Councils could struggle to fund social care in the future, meaning services may be put at risk, leaders in the sector have warned.
George Osborne said social care could expect a cash boost through local authorities raising their council tax, as part of his Spending Review last month.
But the Care and Support Alliance (CSA) claims there is likely to be a real-terms cut in their funding.
After the Spending Review, the Institute for Fiscal Studies think tank warned that due to cuts of more than 50% in central government support over the five-year period for councils in England, their spending power will be more dependent on their ability to raise tax locally.
The Chancellor told MPs last month that £2 billion could be raised if all councils added 2% to council tax, and the money would be spent on adult social care.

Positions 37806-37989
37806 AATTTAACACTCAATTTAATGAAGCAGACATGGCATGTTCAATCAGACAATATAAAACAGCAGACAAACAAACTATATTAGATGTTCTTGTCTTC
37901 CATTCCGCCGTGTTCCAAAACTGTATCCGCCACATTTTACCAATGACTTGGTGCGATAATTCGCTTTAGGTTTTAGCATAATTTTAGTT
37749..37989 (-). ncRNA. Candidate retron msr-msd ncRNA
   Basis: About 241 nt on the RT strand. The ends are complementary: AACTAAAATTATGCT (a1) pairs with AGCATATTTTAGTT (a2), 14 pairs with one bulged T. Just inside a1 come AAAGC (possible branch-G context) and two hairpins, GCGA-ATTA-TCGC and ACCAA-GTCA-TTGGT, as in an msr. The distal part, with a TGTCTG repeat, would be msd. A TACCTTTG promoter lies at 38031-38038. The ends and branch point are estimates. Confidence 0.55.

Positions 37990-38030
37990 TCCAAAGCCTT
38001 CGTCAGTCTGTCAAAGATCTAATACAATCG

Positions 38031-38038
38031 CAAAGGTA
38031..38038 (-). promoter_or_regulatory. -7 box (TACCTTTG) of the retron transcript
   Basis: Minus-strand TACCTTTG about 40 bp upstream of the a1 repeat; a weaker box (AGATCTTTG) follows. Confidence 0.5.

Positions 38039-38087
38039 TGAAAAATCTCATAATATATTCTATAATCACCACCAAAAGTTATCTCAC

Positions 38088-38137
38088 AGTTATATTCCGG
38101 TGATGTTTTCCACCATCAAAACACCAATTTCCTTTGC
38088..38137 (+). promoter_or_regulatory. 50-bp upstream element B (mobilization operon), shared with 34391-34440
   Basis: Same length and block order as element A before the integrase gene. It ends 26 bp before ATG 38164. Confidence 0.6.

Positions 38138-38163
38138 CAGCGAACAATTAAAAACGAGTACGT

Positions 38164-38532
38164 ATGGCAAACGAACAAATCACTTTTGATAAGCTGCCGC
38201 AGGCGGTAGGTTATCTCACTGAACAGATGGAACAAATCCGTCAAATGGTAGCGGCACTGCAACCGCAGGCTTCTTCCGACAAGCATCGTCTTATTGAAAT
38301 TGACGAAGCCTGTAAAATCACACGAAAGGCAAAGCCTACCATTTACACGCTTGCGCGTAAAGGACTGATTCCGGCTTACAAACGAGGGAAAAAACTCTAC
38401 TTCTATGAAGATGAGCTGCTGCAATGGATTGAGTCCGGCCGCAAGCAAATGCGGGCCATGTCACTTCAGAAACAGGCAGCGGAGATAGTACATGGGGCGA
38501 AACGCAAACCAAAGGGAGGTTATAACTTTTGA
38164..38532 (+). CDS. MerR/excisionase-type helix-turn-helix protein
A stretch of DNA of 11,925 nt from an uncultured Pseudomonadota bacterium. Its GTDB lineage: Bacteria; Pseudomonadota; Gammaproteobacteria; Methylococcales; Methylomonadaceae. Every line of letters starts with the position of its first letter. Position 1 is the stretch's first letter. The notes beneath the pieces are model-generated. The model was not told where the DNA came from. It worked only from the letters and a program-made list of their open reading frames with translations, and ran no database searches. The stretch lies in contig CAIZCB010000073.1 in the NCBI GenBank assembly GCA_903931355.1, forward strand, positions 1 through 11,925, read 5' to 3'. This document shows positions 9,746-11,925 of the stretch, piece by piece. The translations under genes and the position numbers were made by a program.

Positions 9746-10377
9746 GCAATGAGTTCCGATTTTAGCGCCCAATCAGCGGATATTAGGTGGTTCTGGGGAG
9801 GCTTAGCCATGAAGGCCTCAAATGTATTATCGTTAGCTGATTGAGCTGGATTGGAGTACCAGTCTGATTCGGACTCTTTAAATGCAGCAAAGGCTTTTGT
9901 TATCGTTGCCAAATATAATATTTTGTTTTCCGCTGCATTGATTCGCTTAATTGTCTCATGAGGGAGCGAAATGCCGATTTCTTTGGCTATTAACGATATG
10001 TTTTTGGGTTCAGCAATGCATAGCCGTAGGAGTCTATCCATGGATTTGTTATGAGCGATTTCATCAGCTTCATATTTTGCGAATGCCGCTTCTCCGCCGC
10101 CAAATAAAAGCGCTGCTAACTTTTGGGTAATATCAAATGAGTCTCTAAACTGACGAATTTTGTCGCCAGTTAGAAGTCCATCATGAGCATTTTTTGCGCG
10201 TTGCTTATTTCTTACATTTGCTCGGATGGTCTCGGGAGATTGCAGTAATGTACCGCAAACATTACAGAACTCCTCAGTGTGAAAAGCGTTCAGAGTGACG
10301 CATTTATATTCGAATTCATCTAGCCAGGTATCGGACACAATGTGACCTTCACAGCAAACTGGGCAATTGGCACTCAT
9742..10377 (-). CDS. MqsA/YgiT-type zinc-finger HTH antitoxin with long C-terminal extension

He also said the Better Care Fund - which oversees integration between the NHS and social care - would have an extra £1.5 billion by 2019-20 for local authorities to access.
The president of the Association of Directors of Adult Social Services (ADASS) said councils could struggle, leading to a direct effect on their ability to provide care.
Ray James told the BBC: "Councils have tried to prioritise funding for social care ahead of other services. But its ability to do that seems to have come to an end, so I think we will struggle to put much more into social care.
"If that happens, services will be put at risk. We have an ageing population which is increasing demand and have to cope with the introduction of the national living wage.
"Without action, we will see care homes close and vulnerable people not getting care."
Vicky McDermott, chairwoman of the CSA, told BBC Breakfast: "There is just not enough money and it's not being funded quickly enough, so actually what we're likely to see next year is a real-terms cut in funding for those vulnerable people."
A letter has been sent to the Chancellor, signed by the ADASS, the Care Provider Alliance and the NHS Confederation.